# Segment 18: The Correlation Matrix - 3/18/2012

## Contents

### Problem 1

Random points i are chosen uniformly on a circle of radius 1, and their (xi,yi) coordinates in the plane are recorded. What is the 2x2 covariance matrix of the random variables X and Y? (Hint: Transform probabilities from θ to x. Second hint: Is there a symmetry argument that some components must be zero, or must be equal?)
$\theta$ ~ $U(0,2\pi)$
$p(\theta) = \frac{1}{2\pi}$ for $0\leq \theta \leq 2\pi$
$X=cos(\theta)$
$Y=sin(\theta)$
$E[X] = \int_0^{2\pi}\frac{cos(\theta)}{2\pi} = 0$
$E[Y] = \int_0^{2\pi}\frac{sin(\theta)}{2\pi} = 0$
$E[X] = \int_0^{2\pi}\frac{sincos(\theta)}{2\pi} = \int_0^{2\pi}\frac{sin(2\theta)}{4\pi} = 0$
Cov(X,Y) = E[XY] - E[X]E[Y] = 0 $Var[X] = E[X^2] - E[X]^2 = E[X^2] = \int_0^{2\pi}\frac{cos^2(\theta)}{2\pi} = 0.5$
$Var[Y] = E[Y^2] - E[Y]^2 = E[Y^2] = \int_0^{2\pi}\frac{sin^2(\theta)}{2\pi} = 0.5$
Cov(X, Y) = $\begin{bmatrix} 0.5 & 0 \\ 0 & 0.5 \end{bmatrix}$

### Problem 2

Points are generated in 3 dimensions by this prescription: Choose λ uniformly random in (0,1). Then a point's (x,y,z) coordinates are (αλ,βλ,γλ). What is the covariance matrix of the random variables (X,Y,Z) in terms of α,β, and γ? What is the linear correlation matrix of the same random variables?
Since X, Y, and Z are all calculated in the same way with the exception of the coefficient, I will show how to calculate one variable by hand and then apply to the other 2 variables.
E[X] = E[$\alpha \lambda$] = $\alpha$E[$\lambda$] = $\alpha\int_0^1 \lambda d\lambda = \frac{\alpha}{2}$
E[Y] = $\frac{\beta}{2}$ and E[Z] = $\frac{\gamma}{2}$

Var[X]= Var[$\alpha \lambda$] = E[$(\alpha \lambda)^2$] - E[$\alpha \lambda ]^2$ = ${\alpha}^2 \int_0^1{\lambda}^2 d \lambda - (\frac{\alpha}{2})^2 = \frac{\alpha^2}{3} - \frac{\alpha^2}{4} = \frac{\alpha^2}{12}$
Var[Y] = $\frac{\beta}{12}$ and Var[Z] = $\frac{\gamma}{12}$

Cov(X,Y) = Cov(Y, X) = E[XY] - E[X]E[Y] = E[$\alpha \beta \lambda^2$] - $\frac{\alpha}{2}*\frac{\beta}{2}$ = $\alpha \beta$ E[$\lambda^2$] - $\frac{\alpha \beta}{4}$ = $\frac{\alpha \beta}{3} - \frac{\alpha \beta}{4} = \frac{\alpha \beta}{12}$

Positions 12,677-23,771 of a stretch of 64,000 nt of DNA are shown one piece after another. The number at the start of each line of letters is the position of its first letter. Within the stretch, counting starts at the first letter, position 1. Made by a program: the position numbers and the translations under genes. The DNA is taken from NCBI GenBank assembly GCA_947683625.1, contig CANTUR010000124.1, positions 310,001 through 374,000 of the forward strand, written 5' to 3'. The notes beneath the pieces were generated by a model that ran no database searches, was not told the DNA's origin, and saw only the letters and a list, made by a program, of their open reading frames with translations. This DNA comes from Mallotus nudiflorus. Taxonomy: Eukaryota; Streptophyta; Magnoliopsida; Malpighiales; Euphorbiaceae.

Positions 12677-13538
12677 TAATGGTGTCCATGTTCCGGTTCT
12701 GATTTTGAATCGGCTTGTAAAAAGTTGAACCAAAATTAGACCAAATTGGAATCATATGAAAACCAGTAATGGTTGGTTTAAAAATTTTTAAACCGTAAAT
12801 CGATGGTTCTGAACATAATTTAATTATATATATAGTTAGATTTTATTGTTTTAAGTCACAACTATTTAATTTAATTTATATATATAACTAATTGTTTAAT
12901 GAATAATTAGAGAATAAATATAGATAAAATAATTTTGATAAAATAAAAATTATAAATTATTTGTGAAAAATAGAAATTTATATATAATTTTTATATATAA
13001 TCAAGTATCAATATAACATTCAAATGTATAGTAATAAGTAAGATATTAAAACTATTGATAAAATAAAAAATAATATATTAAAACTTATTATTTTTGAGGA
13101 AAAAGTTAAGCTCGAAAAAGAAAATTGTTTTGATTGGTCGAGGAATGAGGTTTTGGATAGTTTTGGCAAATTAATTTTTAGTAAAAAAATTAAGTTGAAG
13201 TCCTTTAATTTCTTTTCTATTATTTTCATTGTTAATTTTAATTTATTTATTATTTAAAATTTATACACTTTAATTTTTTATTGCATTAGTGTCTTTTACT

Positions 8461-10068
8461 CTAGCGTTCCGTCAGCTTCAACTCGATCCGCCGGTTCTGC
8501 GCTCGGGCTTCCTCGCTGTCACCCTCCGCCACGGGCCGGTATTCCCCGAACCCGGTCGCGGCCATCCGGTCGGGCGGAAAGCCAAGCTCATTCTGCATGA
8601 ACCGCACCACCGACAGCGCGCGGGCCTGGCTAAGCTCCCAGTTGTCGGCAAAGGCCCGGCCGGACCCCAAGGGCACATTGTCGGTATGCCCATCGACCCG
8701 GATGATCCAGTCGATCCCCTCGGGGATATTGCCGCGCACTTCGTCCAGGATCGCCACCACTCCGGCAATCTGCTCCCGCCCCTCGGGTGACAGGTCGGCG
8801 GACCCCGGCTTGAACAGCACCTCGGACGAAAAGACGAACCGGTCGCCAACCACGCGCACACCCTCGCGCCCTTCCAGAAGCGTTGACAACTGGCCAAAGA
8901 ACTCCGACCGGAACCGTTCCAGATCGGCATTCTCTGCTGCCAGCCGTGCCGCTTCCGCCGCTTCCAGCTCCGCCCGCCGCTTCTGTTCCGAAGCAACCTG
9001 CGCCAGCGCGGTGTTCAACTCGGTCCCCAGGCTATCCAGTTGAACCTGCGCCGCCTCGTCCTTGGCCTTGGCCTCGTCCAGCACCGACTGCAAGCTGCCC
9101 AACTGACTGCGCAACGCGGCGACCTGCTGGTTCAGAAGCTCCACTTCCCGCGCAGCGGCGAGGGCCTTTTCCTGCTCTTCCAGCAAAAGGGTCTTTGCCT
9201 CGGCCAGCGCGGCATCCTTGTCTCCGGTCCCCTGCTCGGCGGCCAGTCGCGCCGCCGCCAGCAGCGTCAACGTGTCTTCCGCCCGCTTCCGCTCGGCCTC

Cov(X,Z) = Cov(Z,X) = $\frac{\alpha\gamma}{12}$
Cov(Y,Z) = Cov(Z,Y) = $\frac{\beta\gamma}{12}$

Thus our Covariance Matrix = $\begin{bmatrix} \frac{\alpha}{12} & \frac{\alpha \beta}{12} & \frac{\alpha\gamma}{12} \\ \frac{\alpha \beta}{12} & \frac{\beta}{12} &\frac{\beta\gamma}{12} \\ \frac{\alpha\gamma}{12} & \frac{\beta\gamma}{12} & \frac{\gamma}{12} \end{bmatrix}$
Since Corr(X,Y) = $\frac{Cov(X,Y)}{Var(X) Var(Y)}$, our Correlation Matrix = $\begin{bmatrix} 1 & 1 & 1 \\ 1 & 1 &1 \\ 1& 1& 1 \end{bmatrix}$

If w is the band around the 45-degree line between the points (0,0) and (10,10), width would represent a point P($x_0,y_0$)'s Distance to the line. Thus, it would be in a similar of form of $\sqrt{(x - x_0)^2 + (y- y_0)^2}$ which is similar to $\sqrt{Var[X] + Var[Y]}$ I would roughly say r would be roughly $\frac{Cov(X,Y)}{w^2}$ where the covariance is some function of w because w could act as a Var[X] +Var[Y]. the bigger the w, the smaller the r is. The smaller the w, which would mean the points don't deviate too much from the line, the closer the value would be to 1.
If we let Cov(X,Y) = w + 1 and let Var[X] + Var[Y] = $w^2$ + 1 where taking the square root of this function is approximately w, r could be represented correctly. When the width is 0, r = 1. As the width gets bigger, r gets closer to 0. My function would look similar to this: r = $\frac{w+1}{w^2 + 1}$ where w represents the width. To represent negative or positive correlation, one can just look at the function it is bounded by and add a negative if the function is a decreasing function.